Motion to Regret

Part of Gaming Machine (Circumstances of Use) (Amendment) Regulations 2015 – in the House of Lords am 6:26 pm ar 23 Mawrth 2015.

Danfonwch hysbysiad imi am ddadleuon fel hyn

Photo of Lord Collins of Highbury Lord Collins of Highbury Opposition Whip (Lords), Shadow Spokesperson (International Development) 6:26, 23 Mawrth 2015

My Lords, I start by recognising that this is not the first debate that we have had recently on this issue. We had a Question for Short Debate tabled by the noble Lord, Lord Clement-Jones, which I participated in, and we have had a number of Oral Questions on fixed-odds betting terminals. Those reflect not only the concern in this House on this issue but also the concern in our communities.

I start my contribution by making no apology for repeating some of the arguments that I have made in those debates. After 15 years of fixed-odd betting terminals on our high streets at £100 a spin, we are still no nearer to a conclusive answer as to whether they are safe to operate in local betting shops. The response of the Government has been to come up with a £50 cap without any evidence that it would protect vulnerable people from getting into debt or developing a gambling addiction that ruins their lives. Although the Prime Minister promised to get to grips with this issue, it is now a full 12 months since the Government announced that they would do this—in fact, six months later than was foreshadowed in their announcements. Your Lordships’ Secondary Legislation Scrutiny Committee questioned whether the Government could have brought forward the regulations more speedily, especially as, from the words of the Prime Minister, they appeared to accept the need to act.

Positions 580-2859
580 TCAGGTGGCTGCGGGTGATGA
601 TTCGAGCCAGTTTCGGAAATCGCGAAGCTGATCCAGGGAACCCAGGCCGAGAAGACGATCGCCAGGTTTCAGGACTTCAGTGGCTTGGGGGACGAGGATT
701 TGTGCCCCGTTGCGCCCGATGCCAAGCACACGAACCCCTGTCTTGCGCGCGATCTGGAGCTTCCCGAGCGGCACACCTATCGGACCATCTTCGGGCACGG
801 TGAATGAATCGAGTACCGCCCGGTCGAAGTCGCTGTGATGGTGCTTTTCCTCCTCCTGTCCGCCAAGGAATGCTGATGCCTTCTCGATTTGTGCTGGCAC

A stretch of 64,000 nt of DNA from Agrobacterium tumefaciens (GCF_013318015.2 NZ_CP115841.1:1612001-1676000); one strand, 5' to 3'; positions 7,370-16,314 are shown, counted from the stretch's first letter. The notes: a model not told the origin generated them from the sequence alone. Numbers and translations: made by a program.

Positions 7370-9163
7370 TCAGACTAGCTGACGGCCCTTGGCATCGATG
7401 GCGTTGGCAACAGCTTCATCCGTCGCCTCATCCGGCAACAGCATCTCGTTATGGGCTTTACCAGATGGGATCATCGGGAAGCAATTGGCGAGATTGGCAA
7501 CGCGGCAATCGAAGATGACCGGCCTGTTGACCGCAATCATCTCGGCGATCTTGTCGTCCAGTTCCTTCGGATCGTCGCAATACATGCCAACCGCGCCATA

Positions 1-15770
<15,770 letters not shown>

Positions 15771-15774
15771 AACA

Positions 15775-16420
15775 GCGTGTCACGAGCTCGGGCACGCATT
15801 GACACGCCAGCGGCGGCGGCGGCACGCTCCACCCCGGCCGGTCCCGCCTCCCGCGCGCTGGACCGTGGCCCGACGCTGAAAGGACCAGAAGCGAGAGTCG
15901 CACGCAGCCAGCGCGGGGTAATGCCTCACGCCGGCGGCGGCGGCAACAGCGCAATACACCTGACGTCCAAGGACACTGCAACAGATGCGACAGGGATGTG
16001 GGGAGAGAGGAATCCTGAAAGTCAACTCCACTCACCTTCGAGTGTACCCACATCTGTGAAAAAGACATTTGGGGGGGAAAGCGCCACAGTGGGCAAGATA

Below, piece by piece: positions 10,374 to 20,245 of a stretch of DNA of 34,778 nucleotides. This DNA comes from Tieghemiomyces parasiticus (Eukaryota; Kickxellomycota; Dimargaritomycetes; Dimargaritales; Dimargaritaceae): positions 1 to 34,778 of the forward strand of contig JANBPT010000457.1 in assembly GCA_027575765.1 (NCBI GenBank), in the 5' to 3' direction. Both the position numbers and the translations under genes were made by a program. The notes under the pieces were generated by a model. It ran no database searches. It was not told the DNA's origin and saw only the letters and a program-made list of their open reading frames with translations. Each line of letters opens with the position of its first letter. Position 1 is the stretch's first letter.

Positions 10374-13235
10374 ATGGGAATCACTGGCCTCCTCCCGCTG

Irrespective of headline-seeking comments, the difficulty with the proposal is that the Government still cannot explain how they came to decide that £50 will deal with problem gambling or limit the hardship that such high stakes may cause. In these circumstances, many will see this as a bit of a sham rather than firm action. I suspect that in many people’s minds, if there is one thing worse than inaction, it is the pretence of action. The limit relies on the betting industry to apply it. Also customers will be able to bet above £50 on a single play with permission from betting shop staff. The Campaign for Fairer Gambling also claims that its sources in the bookmaking industry have informed it that at least one of the corporate operators is already advising staff to encourage the use of debit cards now that players are being forced by the Government to remote load their money on to the machines from the counter if they wish to access higher stakes. Not only that, but guidance is also being issued to encourage playing two machines at the same time, which would allow players to gamble £100 a spin, circumventing the new law.